If you use a DC pension scheme and your employer contribution under your scheme is more than the statutory minimum, you may be able to decrease it to the statutory minimum. However, you cannot legally reduce your contributions to below the statutory minimum.

There are several factors you should consider when deciding to decrease the employer contribution, including:

  • Your employment contracts with your employees and whether any changes need to be made, by agreement. You may wish to seek legal advice on the process.
  • Any agreements you have with recognised trade unions or other employee representative forums to discuss or notify of such changes.
  • The rules or governing documentation of the pension scheme you use, whether these currently permit you to reduce your contributions to the statutory minimum or whether you will need a change to the scheme rules. If the pension scheme you use is a Group Personal Pension it is unlikely that the contract permits a reduction and you and your furloughed employees may need to enter into new contracts with the provider. If you are unsure of your scheme provisions, you should speak to your provider or give us a call and we will assist.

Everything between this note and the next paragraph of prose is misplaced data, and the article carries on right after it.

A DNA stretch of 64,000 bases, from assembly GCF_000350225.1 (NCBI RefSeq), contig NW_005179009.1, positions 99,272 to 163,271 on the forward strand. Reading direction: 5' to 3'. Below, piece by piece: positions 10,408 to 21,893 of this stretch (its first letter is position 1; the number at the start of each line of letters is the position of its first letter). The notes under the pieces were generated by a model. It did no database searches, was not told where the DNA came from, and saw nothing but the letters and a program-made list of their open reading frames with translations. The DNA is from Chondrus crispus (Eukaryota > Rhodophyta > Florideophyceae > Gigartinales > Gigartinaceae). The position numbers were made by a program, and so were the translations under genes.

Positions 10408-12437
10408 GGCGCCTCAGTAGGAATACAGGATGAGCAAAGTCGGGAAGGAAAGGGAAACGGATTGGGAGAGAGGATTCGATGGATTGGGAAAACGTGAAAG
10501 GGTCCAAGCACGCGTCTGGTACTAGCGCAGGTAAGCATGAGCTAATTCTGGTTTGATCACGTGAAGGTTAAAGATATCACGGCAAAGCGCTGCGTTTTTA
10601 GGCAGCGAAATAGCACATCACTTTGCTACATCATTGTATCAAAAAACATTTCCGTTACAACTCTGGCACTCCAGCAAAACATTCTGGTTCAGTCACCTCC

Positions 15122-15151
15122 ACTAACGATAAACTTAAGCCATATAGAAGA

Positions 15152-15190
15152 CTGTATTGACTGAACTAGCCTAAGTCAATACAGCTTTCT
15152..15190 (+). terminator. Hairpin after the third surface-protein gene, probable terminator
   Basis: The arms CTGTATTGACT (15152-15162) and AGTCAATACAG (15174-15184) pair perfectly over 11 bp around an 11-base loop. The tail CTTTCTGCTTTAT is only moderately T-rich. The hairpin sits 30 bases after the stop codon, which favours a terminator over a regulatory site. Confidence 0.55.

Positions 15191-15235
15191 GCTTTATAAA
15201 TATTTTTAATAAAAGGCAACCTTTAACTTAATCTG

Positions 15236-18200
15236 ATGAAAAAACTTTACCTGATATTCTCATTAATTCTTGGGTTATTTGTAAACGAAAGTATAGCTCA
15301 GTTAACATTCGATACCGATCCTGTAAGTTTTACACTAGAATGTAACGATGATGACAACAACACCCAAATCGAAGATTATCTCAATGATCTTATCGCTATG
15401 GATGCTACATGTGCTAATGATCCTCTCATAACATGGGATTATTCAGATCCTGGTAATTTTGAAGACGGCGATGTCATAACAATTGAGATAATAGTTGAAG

• Who has the power under the rules to make changes if you have a trust-based scheme? This might be you or the trustees, or a shared power. If the power is a trustee power or shared power, you will need to engage with the trustees of your scheme. Even if you have the power to amend the scheme rules, it is recommended that you notify the trustees beforehand.
  • Whether there are rules that apply under pensions legislation, even if employment law permits. For example, employers with at least 50 employees with a DC pension scheme, are legally required to consult with members if they are making changes that decrease employer contributions.

Do we need to consult with our employees on changes we’re looking to make to the pension?

The requirement under pensions legislation to consult on certain changes only applies if you have at least 50 employees.